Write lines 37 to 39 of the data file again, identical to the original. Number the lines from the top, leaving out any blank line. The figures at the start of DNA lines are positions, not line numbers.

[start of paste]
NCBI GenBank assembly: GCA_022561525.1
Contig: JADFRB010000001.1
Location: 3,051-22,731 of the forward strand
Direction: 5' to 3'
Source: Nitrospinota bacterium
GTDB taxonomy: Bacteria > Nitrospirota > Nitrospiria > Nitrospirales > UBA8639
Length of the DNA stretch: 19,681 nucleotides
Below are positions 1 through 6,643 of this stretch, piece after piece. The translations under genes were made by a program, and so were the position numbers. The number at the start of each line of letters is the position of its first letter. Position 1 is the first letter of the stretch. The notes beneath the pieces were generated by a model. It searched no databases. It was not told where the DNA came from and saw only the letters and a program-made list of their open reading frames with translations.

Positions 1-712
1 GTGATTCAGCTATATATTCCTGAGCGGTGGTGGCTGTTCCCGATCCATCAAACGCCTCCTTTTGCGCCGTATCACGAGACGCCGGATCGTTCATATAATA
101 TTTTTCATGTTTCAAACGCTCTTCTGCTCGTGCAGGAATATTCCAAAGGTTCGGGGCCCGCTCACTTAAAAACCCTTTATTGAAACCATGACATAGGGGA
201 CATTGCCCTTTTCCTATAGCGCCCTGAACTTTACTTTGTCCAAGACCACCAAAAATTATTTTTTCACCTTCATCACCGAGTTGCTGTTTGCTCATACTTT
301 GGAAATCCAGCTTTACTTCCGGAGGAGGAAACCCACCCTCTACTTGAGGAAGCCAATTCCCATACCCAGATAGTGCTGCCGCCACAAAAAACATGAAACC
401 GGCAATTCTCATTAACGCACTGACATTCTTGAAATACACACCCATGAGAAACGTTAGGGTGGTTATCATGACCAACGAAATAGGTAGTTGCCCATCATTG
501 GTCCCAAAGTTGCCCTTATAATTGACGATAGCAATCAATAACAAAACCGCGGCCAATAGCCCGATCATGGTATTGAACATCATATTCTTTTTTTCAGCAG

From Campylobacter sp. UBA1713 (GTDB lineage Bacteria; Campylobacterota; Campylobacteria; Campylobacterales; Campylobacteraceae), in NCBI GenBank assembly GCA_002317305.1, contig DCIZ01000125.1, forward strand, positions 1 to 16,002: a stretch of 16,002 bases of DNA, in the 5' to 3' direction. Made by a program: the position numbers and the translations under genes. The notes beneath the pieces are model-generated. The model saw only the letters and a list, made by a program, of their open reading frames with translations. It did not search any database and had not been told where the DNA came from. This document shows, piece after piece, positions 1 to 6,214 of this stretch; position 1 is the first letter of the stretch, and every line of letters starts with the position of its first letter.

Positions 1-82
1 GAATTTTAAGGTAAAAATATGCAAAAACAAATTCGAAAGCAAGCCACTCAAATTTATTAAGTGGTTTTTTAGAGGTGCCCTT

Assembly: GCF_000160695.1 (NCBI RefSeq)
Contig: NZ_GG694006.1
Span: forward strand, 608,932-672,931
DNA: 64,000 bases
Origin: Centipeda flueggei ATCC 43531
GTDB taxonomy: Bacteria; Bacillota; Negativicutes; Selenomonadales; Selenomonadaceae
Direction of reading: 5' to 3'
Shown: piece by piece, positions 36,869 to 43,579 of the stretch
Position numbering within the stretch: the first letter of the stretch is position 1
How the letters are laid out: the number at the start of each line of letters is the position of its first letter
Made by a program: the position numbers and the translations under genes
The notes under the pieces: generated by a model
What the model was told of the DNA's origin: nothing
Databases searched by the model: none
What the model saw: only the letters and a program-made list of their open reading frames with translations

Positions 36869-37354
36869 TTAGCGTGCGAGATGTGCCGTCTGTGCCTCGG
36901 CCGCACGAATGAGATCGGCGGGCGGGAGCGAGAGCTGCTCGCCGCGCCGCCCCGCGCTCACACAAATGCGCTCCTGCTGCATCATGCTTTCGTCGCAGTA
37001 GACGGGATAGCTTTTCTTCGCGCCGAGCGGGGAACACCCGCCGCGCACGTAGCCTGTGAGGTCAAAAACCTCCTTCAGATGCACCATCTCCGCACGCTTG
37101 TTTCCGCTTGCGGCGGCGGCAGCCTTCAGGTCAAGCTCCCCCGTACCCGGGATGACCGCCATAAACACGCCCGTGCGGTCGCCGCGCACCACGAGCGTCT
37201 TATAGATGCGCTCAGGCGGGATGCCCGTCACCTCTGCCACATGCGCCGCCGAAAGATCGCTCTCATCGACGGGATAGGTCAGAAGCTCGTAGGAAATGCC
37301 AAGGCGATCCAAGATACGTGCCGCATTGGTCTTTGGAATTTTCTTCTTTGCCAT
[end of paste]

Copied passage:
37001 GACGGGATAGCTTTTCTTCGCGCCGAGCGGGGAACACCCGCCGCGCACGTAGCCTGTGAGGTCAAAAACCTCCTTCAGATGCACCATCTCCGCACGCTTG
37101 TTTCCGCTTGCGGCGGCGGCAGCCTTCAGGTCAAGCTCCCCCGTACCCGGGATGACCGCCATAAACACGCCCGTGCGGTCGCCGCGCACCACGAGCGTCT
37201 TATAGATGCGCTCAGGCGGGATGCCCGTCACCTCTGCCACATGCGCCGCCGAAAGATCGCTCTCATCGACGGGATAGGTCAGAAGCTCGTAGGAAATGCC